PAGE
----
I have no answers. Not yet anyway. I just hope I do have some before my time comes.


i-me-moi said...

after ages ...

Anonymous said...

Not sure if you're gonna see this, but I couldn't help replying to some very interesting questions. I don't have time for paragraph-cohesion (or, as it may turn out, lucidity) but here goes -

- The moment we stop taking our technology for granted is the moment we stop advancing (turns out I do have the time for an oxymoron) it. We wouldn't have invented air travel if we were still gushing over our automobiles

- We certainly are burdening the resources of the planet and the answer, if any, will come from science. Mainly because science is not a flock of formulae so much as a way of looking at things. All the space yarns one reads won't be possible if man doesn't go colonising space, and that in turn won't happen if earth can sustain him. I'm not saying the solution will be as interesting as that. It could just be something as simple as the rise of eco-friendliness as a significant constraint on any new scientific development. And then instead of racing Millenium Falcons, we can saunter in our nice, little Toyota Priuses.

- How many of the life-changing inventions before the last century involved electronics and computers?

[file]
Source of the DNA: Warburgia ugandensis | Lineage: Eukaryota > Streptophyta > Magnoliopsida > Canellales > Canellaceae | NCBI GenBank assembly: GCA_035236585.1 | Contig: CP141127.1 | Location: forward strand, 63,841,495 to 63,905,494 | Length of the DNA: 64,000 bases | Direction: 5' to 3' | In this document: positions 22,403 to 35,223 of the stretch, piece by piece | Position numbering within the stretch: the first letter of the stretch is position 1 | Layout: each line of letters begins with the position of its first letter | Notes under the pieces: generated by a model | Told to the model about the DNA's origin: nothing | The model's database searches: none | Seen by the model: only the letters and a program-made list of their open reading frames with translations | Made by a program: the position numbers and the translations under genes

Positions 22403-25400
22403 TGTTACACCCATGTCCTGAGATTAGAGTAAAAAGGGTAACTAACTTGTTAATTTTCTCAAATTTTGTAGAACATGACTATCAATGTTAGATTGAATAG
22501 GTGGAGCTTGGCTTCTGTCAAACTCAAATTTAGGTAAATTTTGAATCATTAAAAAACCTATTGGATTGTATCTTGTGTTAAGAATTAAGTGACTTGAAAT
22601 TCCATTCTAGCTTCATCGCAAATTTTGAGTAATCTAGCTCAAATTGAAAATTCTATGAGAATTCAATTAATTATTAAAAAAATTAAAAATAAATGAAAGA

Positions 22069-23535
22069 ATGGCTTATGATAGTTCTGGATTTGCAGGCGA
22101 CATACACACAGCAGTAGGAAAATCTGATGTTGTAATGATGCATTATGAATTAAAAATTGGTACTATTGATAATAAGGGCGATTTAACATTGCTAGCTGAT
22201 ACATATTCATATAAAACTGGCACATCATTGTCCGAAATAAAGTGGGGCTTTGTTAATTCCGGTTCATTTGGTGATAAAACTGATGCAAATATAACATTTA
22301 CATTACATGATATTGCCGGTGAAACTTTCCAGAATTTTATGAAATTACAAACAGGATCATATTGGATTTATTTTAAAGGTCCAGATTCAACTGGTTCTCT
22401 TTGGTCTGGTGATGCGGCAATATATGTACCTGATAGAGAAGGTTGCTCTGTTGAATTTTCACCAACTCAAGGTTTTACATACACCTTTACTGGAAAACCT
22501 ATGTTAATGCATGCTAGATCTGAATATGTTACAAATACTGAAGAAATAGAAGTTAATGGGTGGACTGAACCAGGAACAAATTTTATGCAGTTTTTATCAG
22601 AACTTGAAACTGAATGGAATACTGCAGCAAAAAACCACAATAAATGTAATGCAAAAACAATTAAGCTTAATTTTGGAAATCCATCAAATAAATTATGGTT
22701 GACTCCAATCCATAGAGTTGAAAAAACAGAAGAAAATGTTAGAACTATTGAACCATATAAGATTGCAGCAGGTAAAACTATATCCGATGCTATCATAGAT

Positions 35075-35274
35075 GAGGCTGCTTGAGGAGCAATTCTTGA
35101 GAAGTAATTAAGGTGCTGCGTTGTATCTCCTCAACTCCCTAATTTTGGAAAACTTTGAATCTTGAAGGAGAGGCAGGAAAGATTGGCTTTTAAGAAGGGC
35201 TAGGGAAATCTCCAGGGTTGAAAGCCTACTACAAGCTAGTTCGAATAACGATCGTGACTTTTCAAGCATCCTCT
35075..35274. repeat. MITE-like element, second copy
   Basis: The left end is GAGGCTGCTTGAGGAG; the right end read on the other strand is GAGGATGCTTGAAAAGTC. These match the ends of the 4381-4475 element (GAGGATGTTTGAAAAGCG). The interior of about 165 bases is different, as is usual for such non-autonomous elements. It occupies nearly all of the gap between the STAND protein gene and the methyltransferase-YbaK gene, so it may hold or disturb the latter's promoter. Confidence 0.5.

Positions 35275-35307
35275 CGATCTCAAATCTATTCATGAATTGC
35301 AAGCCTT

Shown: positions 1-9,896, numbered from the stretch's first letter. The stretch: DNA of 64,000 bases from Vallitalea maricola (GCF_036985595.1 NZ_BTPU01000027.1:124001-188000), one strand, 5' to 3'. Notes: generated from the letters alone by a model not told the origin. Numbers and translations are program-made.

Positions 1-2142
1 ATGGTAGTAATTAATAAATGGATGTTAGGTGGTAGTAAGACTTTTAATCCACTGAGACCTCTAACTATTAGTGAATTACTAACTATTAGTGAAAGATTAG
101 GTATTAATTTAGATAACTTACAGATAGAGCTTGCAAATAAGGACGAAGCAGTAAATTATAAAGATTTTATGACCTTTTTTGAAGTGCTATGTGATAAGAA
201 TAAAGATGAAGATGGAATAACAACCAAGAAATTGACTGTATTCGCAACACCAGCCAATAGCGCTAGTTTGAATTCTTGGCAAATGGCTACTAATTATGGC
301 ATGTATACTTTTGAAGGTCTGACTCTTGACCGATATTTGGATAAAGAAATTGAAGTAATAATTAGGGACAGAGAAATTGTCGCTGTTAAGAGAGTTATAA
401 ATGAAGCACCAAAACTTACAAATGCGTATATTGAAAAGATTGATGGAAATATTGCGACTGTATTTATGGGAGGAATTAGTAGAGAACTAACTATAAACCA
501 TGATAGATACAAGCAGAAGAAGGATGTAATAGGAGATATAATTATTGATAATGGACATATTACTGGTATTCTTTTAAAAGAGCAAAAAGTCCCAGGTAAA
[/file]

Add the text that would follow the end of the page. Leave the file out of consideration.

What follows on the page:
- I might be able to answer why you can't name a single artist, poet, or philosopher from your generation -

Poet - I read more poems in a single year in school than I did since. I read Robert Frost, Walt Whitman, and William Wordsworth. I didn't read the work of any of my contemporaries, because they were a bunch of runny-nosed brats whom I couldn't stop fighting (well, atleast at the time they were). I don't read my contemporaries now, because I don't have to. Even if I did choose to ready poetry I would go to Frost or Whitman, rather than seek out newer ones. Its my fault that I can't name a single great poet from my generation. Maybe (and I stress on the maybe) it could be your fault as well.

Philosopher - I don't give a rat's ass about philosophers, but I'm sure there are quite a few in our times. There's never a shortage of people who like to tell you how to run your life.

Artists - I really don't give a rat's ass about artists, but a visit to your local art gallery might help.

Okay, so I couldn't help you answer that question, but I tried. And going by the number and quality of responses, that was more than what most did.

This is my favorite part of your post - "What will I remember when I am old and senile?" I spent some time thinking about it and the answer, for me atleast, was in another one of your lines - "because there should be something lasting that I should be able to recall when I am old." I think its too big of an expectation. I think I'd be glad to recall whatever I can when I'm old. Maybe it won't be a Grammy-winning tune or an Oscar-winning movie or a Pulitzer-winning book, but the very fact that I remember it will mean that there was something special about it, or at the very least my interaction with it. You can't look for something to be memorable; it just has to be.

I think you ask some excellent questions, and I don't think there's anything wrong with not bothering with answers, so long as you still have the questions.

Since the lucidity-crisis I was afraid of has materialized, I will refrain from identifying myself.